The Coleman and Smith figures could be refined to reflect later knowledge provided by the 2001 census figures. Indians, Pakistanis, and Bangladeshis - one million, 747,000, and 280,000, respectively - were higher than the 910,000, 722,200, and 260,100 estimate at the time of the calculation. On the other hand, not all the Pakistanis and Bangladeshis are Muslim: 92 percent and 92.4 percent, respectively, are Muslim, while among Indians only 12.6 percent, rather than 13 percent, are Muslim. Thus the lower percentage that Muslims formed of the South Asian population would have in fact been lower than those used by Coleman and Smith. However, South Asian Muslims accounted for 68 percent, rather than the 73 percent that I calculated from my analysis of vernacular languages used in mosques, before the 2001 census. Even so, Coleman’s projection would still be closer to 10 percent by 2051, not 2015, and far away from Savage’s suggestion that “Muslims could outnumber non-Muslims in France and perhaps in all of Western Europe by midcentury.” The Coleman and Smith predictions are based on both natural increase and migration; the Savage projection seems to relate only to natural increase. In 2003, Richard Gale and I adapted the availability of cross tabulations for ethnicity and religion figures in the 2001 census to back-project the probable Muslim population of Britain from 21,000 in 1951 to the known data point of 1.6 million in 2001.30 These figures are fused with slightly modified Coleman/Smith figures to project British Muslim figures forward to 3.75 million in 2051 (Figure 7). 29

David Coleman, email message to author, February 2007. Ceri Peach and Richard Gale, “Muslims, Hindus and Sikhs in the New Religious Geography of England,” Geographical Review 93, vol. 4 (October 2003): 469-490. 30


Figure 6: 2001-2051 Population Projections for South Asian Groups in the United Kingdom

Population Projections 2001-2051: UK South Asian Groups Some High and Low Variants 2000 Indians (Postive Migration at 1991-2000 annual average, Fertility held constant at 2001 level)


Pakistanis (Postive Migration at 19912000 annual average, Fertility held constant at 2001 level)


1500 1250

Bangladeshis (Postive Migration at 19912000 annual average, Fertility held constant at 2001 level)


Indians (Zero Migration at 1991-2000 annual average, Fertility converging/declining at projected rate based on 1980-2001 trend)


500 Pakistanis (Zero Migration at 1991-2000 annual average, Fertility converging/declining at projected rate based on 1980-2001 trend)


Bangladeshis (Zero Migration at 19912000 annual average, Fertility converging/declining at projected rate based on 1980-2001 trend)

0 2001






Figure 7: Estimated and Predicted Growth of the British Muslim Population, 1951-205131 Estimated and Predicted Growth of British Muslim Population, 1951-2051 4,000,000 3,500,000 3,000,000 2,500,000 2,000,000 1,500,000 1,000,000 500,000 0 1951



1981 1991


2011 2021





For source data from 1951-1991 see Peach and Gale, “Muslims, Hindus, and Sikhs�; the 2011-2051 data is the slightly modified (see text) Coleman projection.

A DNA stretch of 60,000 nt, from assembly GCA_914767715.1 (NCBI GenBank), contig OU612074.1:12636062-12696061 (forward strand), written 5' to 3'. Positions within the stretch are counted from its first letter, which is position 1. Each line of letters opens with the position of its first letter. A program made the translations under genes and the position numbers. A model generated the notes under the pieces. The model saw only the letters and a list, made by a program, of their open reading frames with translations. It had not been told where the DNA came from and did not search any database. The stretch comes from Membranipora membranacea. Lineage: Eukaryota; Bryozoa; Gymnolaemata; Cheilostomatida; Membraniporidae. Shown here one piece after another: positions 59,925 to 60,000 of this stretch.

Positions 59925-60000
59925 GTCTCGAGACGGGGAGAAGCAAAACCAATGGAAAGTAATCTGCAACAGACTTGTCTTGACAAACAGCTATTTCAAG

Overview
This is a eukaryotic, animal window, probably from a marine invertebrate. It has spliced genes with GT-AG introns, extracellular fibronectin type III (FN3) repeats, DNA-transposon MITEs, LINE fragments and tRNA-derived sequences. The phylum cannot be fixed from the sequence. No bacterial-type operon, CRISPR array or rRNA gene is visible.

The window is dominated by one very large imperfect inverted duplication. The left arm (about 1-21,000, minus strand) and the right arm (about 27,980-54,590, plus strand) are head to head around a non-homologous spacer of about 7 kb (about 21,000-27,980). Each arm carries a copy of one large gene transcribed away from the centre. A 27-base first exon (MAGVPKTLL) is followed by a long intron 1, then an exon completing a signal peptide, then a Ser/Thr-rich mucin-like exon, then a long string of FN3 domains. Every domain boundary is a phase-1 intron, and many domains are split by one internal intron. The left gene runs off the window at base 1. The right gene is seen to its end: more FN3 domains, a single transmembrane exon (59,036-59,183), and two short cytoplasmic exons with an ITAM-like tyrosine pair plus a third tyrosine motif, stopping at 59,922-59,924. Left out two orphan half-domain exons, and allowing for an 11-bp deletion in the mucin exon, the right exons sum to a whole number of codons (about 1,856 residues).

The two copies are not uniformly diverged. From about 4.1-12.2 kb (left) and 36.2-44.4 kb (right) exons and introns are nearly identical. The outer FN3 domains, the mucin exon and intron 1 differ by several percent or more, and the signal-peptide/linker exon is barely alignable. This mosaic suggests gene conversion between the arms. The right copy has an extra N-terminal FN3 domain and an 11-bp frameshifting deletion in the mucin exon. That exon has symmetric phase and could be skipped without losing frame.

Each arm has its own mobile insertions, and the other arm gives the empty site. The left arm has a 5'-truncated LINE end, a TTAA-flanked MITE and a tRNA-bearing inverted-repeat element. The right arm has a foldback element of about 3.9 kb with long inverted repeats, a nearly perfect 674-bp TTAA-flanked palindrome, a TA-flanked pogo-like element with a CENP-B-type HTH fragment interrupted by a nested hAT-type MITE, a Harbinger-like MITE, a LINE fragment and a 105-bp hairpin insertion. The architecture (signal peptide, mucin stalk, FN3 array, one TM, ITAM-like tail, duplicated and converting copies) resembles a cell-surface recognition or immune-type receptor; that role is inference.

INTEGRATION OF MUSLIMS MINORITIES: THE BRITISH EXAMPLE Ethno-National Origins of the British Muslim Population Although there has been a Muslim presence in Britain from at least the eighteenth century, the current population is overwhelmingly post-1950 in its settlement. There were only thirteen registered mosques in Britain in 1963.32 The 2001 population numbered 1.6 million and was over two-thirds South Asian in origin. The largest group are the Pakistanis, who form 46 percent of the population, followed by Bangladeshis, who form 18 percent, and Indians, who form 9 percent. The Pakistanis came largely from the Mirpur District of Azad Kashmir (Figure 8), a poor agricultural area and the site of major territorial disputes between Pakistan and India. The Bangladeshis, who came in the 1980s (twenty years later than the Pakistanis), came from the isolated peasant district of Sylhet. Figure 8: Locations of Sources in the Indian Subcontinent of Main South Asian Communities in Britain33

In contrast to other minority groups, Muslims show a stronger Northern and Midland industrial geographical distribution (Figure 9). This reflects the fact that in the 1950s and 1960s they were particularly drawn to the old textile mill towns of Lancashire and Yorkshire and the metal industries of the Birmingham region, where, not speaking English, they were often employed as biraderi (extended family) gangs on the night shifts. These areas bore the brunt of the loss of British manufacturing industries in the 1980s and 1990s, leaving the populations, and the Muslim minorities in particular, stranded with high rates of unemployment. Economically active Muslims aged twenty-five and up had an unemployment rate of 14 percent in 2001, compared with 4 percent for the population as a whole, 5 percent for Hindus, and 6 percent for Sikhs. Although South Asians dominate the British Muslim population (68 percent), there are another third who are ethnically different. White Muslims (including Turkish Cypriots, Bosnians, and Iranians) accounted for 12 percent, while black Muslims (largely of African origin) contributed another 7 percent. “Other Asian” Muslims (including Afghans and Malaysians) formed 4 percent, and the white/black and white/Asian “mixed” population formed another 4 percent. Even the Indian, Pakistani, and Bangladeshi Muslims are often very different from one another, not only in terms of living in different parts of Britain, but in being rather segregated from one another in cities. Bangladeshi and Pakistani Muslims are the most segregated ethnic groups in the country.34 Figures 9, 10, 11, and 12, depicting the residential distribution of the ethnic Muslim groups in London in 2001, indicate a high degree of intra-Muslim separation. 32